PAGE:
The Wire turns 10 this year, and the HBO series seems to get more popular and influential as the years pass. In fact, I can think of three random Wire references off the top of my head in the past week or so. My daughter heard it mentioned by Zooey Deschanel in the most recent episode of New Girl, Fox Sports writer Jason Whitlock compared the Ravens to The Wire in a recent column, and I heard that MICA, like a number of the other colleges, now offers a course based on the show.
Whitlock actually drew comparisons between Ravens players and certain Wire characters (he also compared Tom Brady and the Patriots to Don Draper and Mad Men), equating Ray Lewis with Stringer Bell, Ed Reed with Avon, and Terrell Suggs with Wee-Bey. He didn’t mention Omar. But he did say during an interview on 105.7 that he was considering writing another column in which Avon (Ed Reed) writes Stringer (Ray Lewis) from prison and urges him to get out of the game (retire). That piece never materialized but it speaks to the reach of the show and its continuing influence on popular culture.
The MICA course speaks to its impact in the halls of academia. Various universities have offered Wire-related courses over the years, and MICA’s is called “The Wire & American Naturalism.” According to the school, the course examines the work of writer/producer David Simon as a contemporary example of American Naturalism:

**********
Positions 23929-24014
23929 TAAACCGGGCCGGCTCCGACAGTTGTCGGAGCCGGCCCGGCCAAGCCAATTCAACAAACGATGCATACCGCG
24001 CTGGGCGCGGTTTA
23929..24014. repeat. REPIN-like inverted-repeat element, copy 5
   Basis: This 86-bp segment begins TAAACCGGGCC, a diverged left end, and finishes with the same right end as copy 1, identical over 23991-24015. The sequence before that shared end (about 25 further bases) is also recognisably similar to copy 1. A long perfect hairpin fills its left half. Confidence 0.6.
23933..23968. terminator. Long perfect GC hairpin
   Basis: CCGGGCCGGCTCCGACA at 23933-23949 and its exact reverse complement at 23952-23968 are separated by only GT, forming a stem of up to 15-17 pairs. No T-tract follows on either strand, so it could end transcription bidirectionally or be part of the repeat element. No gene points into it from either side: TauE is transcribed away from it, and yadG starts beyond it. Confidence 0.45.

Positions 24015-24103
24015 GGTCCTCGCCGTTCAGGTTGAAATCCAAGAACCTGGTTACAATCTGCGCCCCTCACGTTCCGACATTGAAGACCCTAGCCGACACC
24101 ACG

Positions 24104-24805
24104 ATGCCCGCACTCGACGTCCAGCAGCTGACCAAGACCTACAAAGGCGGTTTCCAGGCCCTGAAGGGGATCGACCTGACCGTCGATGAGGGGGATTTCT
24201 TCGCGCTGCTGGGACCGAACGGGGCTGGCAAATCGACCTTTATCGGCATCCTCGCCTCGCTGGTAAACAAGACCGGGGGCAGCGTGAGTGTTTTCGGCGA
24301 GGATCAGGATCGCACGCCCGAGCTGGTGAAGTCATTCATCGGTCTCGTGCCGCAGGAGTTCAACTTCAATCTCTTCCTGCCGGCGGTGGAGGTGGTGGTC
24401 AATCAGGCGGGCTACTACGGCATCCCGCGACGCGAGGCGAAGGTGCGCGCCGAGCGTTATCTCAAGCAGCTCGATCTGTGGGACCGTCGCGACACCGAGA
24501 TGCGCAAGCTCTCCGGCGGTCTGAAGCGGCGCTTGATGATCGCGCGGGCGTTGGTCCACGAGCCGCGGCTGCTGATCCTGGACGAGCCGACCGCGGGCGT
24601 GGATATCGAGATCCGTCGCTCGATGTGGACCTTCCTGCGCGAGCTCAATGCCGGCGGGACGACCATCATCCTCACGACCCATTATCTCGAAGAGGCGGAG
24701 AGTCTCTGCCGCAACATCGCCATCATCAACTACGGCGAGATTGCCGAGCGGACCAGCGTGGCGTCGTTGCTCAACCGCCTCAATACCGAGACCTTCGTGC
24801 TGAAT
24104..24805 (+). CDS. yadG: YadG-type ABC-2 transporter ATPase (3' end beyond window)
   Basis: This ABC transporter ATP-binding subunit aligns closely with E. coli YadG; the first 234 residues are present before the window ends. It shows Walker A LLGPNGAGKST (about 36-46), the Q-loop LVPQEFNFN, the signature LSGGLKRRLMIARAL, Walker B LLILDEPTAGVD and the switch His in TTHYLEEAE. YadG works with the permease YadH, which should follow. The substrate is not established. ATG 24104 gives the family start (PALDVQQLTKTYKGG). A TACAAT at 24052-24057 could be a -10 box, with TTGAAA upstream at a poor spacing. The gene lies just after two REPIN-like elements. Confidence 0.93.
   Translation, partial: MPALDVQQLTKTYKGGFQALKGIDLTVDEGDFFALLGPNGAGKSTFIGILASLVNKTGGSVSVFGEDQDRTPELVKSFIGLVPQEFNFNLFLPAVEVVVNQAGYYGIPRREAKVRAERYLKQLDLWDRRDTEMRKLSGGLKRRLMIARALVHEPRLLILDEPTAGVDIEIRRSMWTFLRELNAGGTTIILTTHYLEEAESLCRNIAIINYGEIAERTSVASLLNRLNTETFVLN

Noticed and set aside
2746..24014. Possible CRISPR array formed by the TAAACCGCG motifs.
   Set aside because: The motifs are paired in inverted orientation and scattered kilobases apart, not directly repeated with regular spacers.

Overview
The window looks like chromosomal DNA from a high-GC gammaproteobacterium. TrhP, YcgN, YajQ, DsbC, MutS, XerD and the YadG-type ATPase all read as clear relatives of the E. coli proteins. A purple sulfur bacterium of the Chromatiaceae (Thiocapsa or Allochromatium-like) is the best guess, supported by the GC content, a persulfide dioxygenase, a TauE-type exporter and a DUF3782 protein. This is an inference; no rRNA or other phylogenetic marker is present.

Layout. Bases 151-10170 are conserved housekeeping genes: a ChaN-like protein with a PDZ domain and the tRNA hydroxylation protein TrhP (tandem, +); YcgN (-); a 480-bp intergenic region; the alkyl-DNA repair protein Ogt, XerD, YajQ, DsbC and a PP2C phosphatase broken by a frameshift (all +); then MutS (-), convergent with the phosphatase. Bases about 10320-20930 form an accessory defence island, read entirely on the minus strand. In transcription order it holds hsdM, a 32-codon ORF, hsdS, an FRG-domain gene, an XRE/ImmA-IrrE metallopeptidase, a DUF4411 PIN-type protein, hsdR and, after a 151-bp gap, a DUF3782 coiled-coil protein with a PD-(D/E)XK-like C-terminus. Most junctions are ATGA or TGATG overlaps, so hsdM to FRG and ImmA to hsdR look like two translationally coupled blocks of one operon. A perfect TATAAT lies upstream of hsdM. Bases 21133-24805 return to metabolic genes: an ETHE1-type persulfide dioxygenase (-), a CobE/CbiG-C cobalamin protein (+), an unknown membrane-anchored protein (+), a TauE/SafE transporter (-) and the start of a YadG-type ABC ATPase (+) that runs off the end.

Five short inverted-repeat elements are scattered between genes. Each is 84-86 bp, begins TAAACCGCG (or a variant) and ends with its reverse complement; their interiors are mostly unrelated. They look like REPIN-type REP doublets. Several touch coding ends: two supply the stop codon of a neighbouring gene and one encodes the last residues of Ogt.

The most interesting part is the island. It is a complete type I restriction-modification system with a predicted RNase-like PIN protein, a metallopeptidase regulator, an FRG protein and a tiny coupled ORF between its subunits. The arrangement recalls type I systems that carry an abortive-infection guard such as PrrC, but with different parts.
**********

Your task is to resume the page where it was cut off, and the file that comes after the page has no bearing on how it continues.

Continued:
Like the creators of the The Wire, American naturalist novelists of the 1890s and early 20th century produced searing depictions of urban criminality and economic injustice. While simultaneously reading from naturalist texts and viewing Simon’s groundbreaking series, the class investigates the relationship between naturalism, political reform and melodrama; examines the scientific and intellectual foundations of the literary movement; and considers the philosophical problems posed by a naturalist worldview.
In fact, Simon will lecture at MICA on February 29th—Falvey Hall, 7 pm—about the current state of Baltimore and the legacy of the show. Simon’s talk, which is free and open to the public, is sponsored by the Humanistic Studies Department.
Simon wrote a fantastic essay for us as the series was winding down, and you can read that here. It opens with Simon recalling when Martin O'Malley, then mayor of Baltimore, called to say, "We want to be out of The Wire business."